Since 2014, the European debt market has had a clear protagonist: the European Central Bank (ECB), which has emerged as the main investor in bonds from the different public Treasuries in the eurozone. That year the ECB’s Asset Purchase Program (APP) began, which in the case of Spain has involved the acquisition by the issuing bank of 315,000 million debt. To this initiative, which already involved a clear intervention in this market, was added in March 2020 the Pandemic Emergency Purchase Program (PEPP) of covid-19 and in which the ECB invested 190,000 million in Spanish debt.
In total, the ECB has Spanish debt worth 500,000 million euros out of a total of 1.45 trillion (118% of GDP), according to the latest data from last March. Thus, the institution chaired by Christine Lagarde is the largest investor in Spanish bonds with approximately 30%, as is the case with other European countries. This fixed buyer for eight long years has allowed low interest rates on eurozone bonds, including the paradox of negative rates: you had to pay to invest.
Last April, Lagarde announced that as of July she would stop buying debt, but unlike the United States Federal Reserve (Fed), she will continue to purchase bond maturities until at least 2024. That is, not it buys new debt, but does not sell the one it already has. A very important nuance, as explained by Olivier Chemla, principal sovereign risk analyst for Spain at the rating agency Moody’s: “It is not going to go from white to black, it is a gradual turn and there will continue to be intervention,” he explains. David Cano, managing partner of Afi, points out that “it is undoubtedly a challenge for the ECB to stop buying bonds, but it would not be alarmist. The situation would be serious if the ECB sold bonds as the Fed has decided to do, but this is not the case”, he points out.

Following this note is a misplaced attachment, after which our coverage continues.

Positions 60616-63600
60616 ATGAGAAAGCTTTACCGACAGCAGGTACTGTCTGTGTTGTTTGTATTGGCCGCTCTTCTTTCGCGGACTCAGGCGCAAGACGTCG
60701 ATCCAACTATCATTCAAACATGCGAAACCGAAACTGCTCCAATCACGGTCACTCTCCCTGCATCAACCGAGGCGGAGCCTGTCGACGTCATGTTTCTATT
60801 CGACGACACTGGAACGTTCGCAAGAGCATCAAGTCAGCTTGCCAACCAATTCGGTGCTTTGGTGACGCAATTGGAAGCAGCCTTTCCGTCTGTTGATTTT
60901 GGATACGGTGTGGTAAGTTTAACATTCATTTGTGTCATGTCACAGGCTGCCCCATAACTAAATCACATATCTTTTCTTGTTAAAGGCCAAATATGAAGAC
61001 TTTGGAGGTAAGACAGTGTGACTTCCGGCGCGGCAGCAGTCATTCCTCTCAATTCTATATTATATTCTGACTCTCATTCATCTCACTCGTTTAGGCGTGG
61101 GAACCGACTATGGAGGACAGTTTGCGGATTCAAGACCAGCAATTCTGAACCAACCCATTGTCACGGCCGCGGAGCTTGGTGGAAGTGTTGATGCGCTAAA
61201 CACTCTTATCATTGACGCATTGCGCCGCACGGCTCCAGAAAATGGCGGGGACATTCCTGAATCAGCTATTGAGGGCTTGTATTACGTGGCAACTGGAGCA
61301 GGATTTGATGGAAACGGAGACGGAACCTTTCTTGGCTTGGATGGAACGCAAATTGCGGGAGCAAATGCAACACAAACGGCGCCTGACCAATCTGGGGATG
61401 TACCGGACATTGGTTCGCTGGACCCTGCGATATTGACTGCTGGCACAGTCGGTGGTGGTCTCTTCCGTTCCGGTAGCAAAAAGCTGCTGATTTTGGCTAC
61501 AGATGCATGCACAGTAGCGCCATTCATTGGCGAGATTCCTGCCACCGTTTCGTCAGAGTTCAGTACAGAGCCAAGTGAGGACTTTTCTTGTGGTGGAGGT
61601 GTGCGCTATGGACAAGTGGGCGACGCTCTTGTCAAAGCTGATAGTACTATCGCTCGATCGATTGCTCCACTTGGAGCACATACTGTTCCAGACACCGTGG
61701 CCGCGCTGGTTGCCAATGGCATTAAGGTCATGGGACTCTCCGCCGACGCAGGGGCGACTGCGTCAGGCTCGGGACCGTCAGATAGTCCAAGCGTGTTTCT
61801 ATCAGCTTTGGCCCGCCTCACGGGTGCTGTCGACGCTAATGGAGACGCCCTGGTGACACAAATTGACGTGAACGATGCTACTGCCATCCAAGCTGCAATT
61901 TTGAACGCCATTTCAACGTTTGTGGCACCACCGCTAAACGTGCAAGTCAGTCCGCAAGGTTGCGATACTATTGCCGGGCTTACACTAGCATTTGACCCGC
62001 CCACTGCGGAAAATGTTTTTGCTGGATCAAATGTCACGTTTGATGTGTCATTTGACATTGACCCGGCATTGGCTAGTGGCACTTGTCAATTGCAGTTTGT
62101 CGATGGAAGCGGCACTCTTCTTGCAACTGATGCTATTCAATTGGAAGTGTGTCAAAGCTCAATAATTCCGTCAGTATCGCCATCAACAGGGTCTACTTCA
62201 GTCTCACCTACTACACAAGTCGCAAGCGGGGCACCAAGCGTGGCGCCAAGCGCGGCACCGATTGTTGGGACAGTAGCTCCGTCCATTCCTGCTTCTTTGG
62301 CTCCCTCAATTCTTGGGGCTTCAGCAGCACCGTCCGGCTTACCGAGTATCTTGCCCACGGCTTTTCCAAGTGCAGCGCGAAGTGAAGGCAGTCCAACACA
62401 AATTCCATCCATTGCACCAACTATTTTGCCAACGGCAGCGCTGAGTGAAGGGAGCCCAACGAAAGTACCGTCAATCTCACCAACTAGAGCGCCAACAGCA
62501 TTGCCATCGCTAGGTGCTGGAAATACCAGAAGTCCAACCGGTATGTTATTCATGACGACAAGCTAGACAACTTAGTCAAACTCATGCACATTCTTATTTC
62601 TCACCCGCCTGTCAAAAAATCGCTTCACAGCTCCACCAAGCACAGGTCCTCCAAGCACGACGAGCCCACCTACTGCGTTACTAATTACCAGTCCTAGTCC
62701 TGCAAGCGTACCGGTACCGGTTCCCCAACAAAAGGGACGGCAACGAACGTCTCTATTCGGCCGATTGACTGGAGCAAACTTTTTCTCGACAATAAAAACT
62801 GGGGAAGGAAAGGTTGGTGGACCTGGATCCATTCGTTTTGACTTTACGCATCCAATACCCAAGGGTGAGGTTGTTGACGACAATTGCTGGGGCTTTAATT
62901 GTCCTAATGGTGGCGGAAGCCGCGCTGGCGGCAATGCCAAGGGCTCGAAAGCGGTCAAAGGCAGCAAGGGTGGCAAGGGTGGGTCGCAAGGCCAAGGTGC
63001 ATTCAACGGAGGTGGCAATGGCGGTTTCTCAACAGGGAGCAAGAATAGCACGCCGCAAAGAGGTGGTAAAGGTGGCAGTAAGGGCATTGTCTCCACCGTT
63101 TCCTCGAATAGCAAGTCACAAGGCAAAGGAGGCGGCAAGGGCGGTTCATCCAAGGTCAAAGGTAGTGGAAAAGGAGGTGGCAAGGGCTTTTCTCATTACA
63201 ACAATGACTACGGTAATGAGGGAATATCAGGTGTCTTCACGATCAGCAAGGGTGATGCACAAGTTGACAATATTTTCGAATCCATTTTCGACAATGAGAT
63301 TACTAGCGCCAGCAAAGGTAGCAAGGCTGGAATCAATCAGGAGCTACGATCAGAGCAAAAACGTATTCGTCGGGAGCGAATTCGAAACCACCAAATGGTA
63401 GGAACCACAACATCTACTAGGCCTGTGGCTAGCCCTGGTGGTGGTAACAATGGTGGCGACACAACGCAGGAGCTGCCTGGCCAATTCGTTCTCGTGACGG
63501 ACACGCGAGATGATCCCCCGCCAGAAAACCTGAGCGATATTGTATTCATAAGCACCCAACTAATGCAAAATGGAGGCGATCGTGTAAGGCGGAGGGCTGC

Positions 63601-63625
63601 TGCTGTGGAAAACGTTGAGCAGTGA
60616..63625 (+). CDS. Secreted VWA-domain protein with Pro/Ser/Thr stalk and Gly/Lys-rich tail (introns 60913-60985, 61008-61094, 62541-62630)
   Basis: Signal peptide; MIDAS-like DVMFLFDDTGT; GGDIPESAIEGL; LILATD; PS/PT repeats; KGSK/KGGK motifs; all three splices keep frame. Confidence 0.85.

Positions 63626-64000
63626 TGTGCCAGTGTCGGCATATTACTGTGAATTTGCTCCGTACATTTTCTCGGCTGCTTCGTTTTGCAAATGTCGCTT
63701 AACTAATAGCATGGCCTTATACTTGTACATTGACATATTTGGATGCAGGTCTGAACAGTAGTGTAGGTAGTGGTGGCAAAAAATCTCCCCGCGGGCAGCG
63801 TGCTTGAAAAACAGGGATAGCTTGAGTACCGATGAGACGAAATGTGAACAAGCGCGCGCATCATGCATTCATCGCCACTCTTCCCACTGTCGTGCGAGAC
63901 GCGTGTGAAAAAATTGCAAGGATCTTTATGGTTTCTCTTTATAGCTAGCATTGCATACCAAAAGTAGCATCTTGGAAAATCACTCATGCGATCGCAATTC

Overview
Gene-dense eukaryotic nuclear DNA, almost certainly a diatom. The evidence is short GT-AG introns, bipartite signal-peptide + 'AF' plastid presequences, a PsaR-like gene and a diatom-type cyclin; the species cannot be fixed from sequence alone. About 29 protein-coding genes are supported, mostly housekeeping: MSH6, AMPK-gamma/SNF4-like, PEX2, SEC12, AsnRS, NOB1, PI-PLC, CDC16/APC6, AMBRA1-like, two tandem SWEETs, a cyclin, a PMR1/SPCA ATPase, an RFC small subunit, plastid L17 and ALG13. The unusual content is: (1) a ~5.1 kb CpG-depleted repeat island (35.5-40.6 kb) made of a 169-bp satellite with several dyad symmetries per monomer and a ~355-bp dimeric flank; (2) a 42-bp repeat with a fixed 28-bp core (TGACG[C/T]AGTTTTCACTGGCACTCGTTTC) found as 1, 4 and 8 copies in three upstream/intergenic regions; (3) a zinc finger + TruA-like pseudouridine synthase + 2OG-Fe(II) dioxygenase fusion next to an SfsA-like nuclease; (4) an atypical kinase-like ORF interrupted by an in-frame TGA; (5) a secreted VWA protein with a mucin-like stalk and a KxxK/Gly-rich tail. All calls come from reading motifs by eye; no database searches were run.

The transfer of debt in this decade has occurred from credit institutions (banks) to the ECB. Thus, in March 2012, the banks owned 35% of Spanish debt and currently hold just over 12%. Another singularity of the Spanish market is the strong presence of foreign investors who own 43% of Spanish debt, according to data from the Public Treasury. Analysts at Goldman
Sachs point to the investors who will take over from the ECB in the coming years: “We anticipate that the volumes purchased by the ECB in recent years will be replaced by a combination of private sector managers, bank treasury desks and financial institutions, as well as foreign exchange reserves of non-European countries”, they explain.
The intervention of the ECB during this long period has caused an anomalous situation in the markets and it is the peripheral countries such as Italy or Spain that may have the most problems when the purchases end in July. The evolution of inflation, economic growth, the public deficit, structural reforms, the use of European Next Generation funds or the weight of debt over GDP are, for Olivier Chemla, elements that Moody’s will take into account when to assess Spain’s rating. There will be more differentiation between some countries and others. In fact, the risk premium (difference between the return on the German 10-year bond and the Spanish one for the same term) has already risen: it is now 134 basis points compared to the 67.9 basis points with which it began this 2022. But last Thursday, after the ECB meeting, Lagarde showed her commitment to adjust all monetary policy instruments, including the creation of a new vehicle if necessary, to avoid the risk of financial fragmentation that would affect peripheral countries such as Italy or Spain. “Under stress conditions, flexibility will remain an element of monetary policy,” says the ECB. As the president of the ECB insisted at a press conference “we are committed to avoiding financial fragmentation that prevents the transmission of monetary policy. We will not tolerate financial fragmentation.”